Discover what lies behind the decorative lettering style typical of the Argentine city of Buenos Aires At the end of the 19th century, long before anyone in Buenos Aires used the word lettering, immigrant artists experimented with long-haired brushes and texts in search of an identity for a city that was still very young. Between mischievous phrases, imitations and jokes, they finally found her. If tango is the music of Buenos Aires, filleting is its stroke, its handwritten lyrics , its signature. Twisted, ornate and dramatic, like the spirit of Buenos Aires, the fileteado and its messages are a
wake-up call to those who inhabit the city, so that they do not forget their origins, their history, and even their philosophy of life. We tell you why UNESCO has declared it Intangible Heritage of Humanity. What is porteño filleting and what are its features? 1 Fileteado is the lettering style characteristic of Buenos Aires. Much more than strokes Porteño fileteado is a popular decorative style jewelry retouching service that was born in Buenos Aires at the end of the 19th century. Traditionally it was used to paint on horse carts, then it began to decorate trucks. Today, the most common thing is to see it in the buses, as buses are called in Argentina. But filleting is much more than a way to draw letters and decorate transportation. If you ever visit the city, pay attention to the messages behind the style.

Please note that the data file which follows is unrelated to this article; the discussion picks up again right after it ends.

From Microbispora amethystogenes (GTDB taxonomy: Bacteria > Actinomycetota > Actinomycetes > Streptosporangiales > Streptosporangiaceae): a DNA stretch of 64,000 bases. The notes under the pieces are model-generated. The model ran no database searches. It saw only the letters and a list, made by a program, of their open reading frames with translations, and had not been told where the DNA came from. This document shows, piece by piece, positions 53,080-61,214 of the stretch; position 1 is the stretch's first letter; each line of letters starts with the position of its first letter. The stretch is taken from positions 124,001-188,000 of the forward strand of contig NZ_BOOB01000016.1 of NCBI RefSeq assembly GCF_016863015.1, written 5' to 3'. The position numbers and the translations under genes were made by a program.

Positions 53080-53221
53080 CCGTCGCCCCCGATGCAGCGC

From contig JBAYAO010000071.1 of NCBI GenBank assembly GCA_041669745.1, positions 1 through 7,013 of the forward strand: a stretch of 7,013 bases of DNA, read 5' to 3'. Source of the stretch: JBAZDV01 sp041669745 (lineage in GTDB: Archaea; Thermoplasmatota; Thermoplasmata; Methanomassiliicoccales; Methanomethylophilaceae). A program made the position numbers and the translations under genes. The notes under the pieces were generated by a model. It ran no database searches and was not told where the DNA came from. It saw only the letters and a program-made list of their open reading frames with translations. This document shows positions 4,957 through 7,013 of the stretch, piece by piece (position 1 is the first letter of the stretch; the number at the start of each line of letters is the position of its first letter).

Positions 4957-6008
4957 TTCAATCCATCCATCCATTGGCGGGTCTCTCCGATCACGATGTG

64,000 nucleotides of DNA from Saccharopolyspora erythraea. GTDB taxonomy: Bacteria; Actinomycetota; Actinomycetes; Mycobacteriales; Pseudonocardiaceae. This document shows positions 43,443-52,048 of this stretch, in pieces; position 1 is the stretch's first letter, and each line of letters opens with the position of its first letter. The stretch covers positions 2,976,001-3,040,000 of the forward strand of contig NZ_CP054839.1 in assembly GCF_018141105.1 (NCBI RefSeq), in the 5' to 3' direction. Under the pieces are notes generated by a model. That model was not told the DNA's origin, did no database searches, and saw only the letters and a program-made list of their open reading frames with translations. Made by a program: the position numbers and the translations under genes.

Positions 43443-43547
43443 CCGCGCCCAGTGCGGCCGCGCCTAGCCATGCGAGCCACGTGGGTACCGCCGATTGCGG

Fileteado never comes alone: it is generally used to write witty phrases, poetic sayings or funny, emotional or philosophical aphorisms, expressed in lunfardo, the city's colloquial and tango language. What is porteño filleting and what are its features? 3 Dedication on a bus in Buenos Aires. The ornate letters, usually Gothic or cursive that characterize it, are hand-drawn by artists who uphold tradition and are often proud of their European, especially Italian, origins. For this reason, form and message often go hand in hand. It is usual to read sentimental, dramatic dedications, where there is a filleting. It is not strange that on a Buenos Aires bus someone has taken the trouble to fillet a dedication such as "to